Effect of Waste Milk Application on Reclaimed CRP Grassland Health and Ecosystem Services

Progress report for GS23-292

Project Type: Graduate Student
Funds awarded in 2023: $14,874.00
Projected End Date: 08/31/2025
Grant Recipient: TTU NRM
Region: Southern
State: Texas
Graduate Student:
Major Professor:
Dr. Caitlyn Cooper-Norris
Texas Tech University
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Project Information


Dairy production in Texas is one of the fastest growing agricultural sectors, with billions of gallons being produced and sold each year. However, with the production of useable milk comes an increase of milk not fit for human consumption, or “waste” milk. Previous studies have shown that a mixture of waste milk and water can act as a fertilizer, causing rapid growth and more available protein in plants. In addition to this, the milk solution can mitigate soil acidity, acting as both a fertilizer and a lime. In the Texas High Plains, many counties are leading dairy producers, but also comprise a large proportion of the state’s acreage enrolled in the Conservation Reserve Program. This study intends to assess the effects of land application of milk on vegetative cover, yield, and species composition of native pastures; soil health; and ecosystem services. Vegetative measurements will include collection of vegetative cover and composition data along transects and clippings to monitor biomass production and forage nutritive value. Soil health will be measured in form of pH, bulk density, carbon sequestration, and microbial activity via CO2 evolution. Four waste milk application rates (0, 10, 20, and 40 lbs of N per acre) will be applied in controlled greenhouse settings and in field settings on CRP properties.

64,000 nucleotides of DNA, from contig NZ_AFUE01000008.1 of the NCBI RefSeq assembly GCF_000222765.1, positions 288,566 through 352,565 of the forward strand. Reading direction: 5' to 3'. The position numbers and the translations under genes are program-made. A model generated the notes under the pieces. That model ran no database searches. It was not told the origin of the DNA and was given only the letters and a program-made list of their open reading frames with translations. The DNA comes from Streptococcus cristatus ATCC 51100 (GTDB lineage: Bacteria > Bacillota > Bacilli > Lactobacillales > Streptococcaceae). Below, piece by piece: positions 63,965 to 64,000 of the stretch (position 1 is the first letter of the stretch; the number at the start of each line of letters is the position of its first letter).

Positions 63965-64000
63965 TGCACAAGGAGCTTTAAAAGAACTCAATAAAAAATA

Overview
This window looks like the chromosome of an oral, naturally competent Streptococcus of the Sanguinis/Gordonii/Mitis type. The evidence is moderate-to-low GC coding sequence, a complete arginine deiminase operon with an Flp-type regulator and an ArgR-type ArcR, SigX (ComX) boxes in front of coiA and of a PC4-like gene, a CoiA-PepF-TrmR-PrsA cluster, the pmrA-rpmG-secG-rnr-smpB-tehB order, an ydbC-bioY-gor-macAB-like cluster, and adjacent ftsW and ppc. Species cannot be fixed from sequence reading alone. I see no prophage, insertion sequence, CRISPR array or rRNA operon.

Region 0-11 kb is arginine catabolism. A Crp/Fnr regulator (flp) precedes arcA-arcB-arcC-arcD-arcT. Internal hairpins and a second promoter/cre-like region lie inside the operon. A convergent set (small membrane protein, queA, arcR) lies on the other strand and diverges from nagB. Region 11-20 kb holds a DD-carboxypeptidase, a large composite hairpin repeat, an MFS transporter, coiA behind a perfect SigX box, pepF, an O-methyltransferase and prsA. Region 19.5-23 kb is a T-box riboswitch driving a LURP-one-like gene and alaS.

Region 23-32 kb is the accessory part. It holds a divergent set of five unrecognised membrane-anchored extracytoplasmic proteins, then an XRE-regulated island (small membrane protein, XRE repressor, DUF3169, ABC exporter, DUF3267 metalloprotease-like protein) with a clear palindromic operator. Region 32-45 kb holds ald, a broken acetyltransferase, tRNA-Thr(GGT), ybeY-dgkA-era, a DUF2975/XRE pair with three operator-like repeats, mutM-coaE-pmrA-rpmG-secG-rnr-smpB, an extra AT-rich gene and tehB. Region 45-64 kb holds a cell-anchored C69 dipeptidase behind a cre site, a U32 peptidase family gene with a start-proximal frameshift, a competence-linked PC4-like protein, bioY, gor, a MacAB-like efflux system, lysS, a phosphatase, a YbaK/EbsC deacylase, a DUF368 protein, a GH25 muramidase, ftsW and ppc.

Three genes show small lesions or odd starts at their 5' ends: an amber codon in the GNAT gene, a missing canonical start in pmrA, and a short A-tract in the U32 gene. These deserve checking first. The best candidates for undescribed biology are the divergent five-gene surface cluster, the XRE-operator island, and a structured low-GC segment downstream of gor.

Project Objectives:

The objectives for this research are to evaluate how various application rates of milk (0, 10, 20, and 40 lbs of N/acre) will influence: 

  • species composition and yield of native pastures
  • forage quality through alterations to protein and digestibility
  • soil health parameters (e.g., pH, microbial activity, respiration, and carbon sequestration)


Materials and methods:

Greenhouse trials:

Greenhouse trials will involve waste milk application to individual blue grama plants grown in 1-gal grow bags. Milk will be applied in appropriate volumes to provide N rates equivalent 0, 10, 20, and 40 lbs of N/ac. 18 pots will be allocated to each of the four treatments. Prior to milk application in May 2024, a subset of 6 pots per treatment will be destructively harvested to assess above and below ground biomass production. Following milk application, additional subsets of pots will be harvested in the same manner in June, August, and October 2024. Measurements will include assessments of above and below ground biomass and reproductive shoot production. Basic soil analyses will assess changes in soil nutrients over time after milk application. Soil C fluxes will be evaluated using an in vitro procedure and will provide information about the effects of milk application on microbial activity.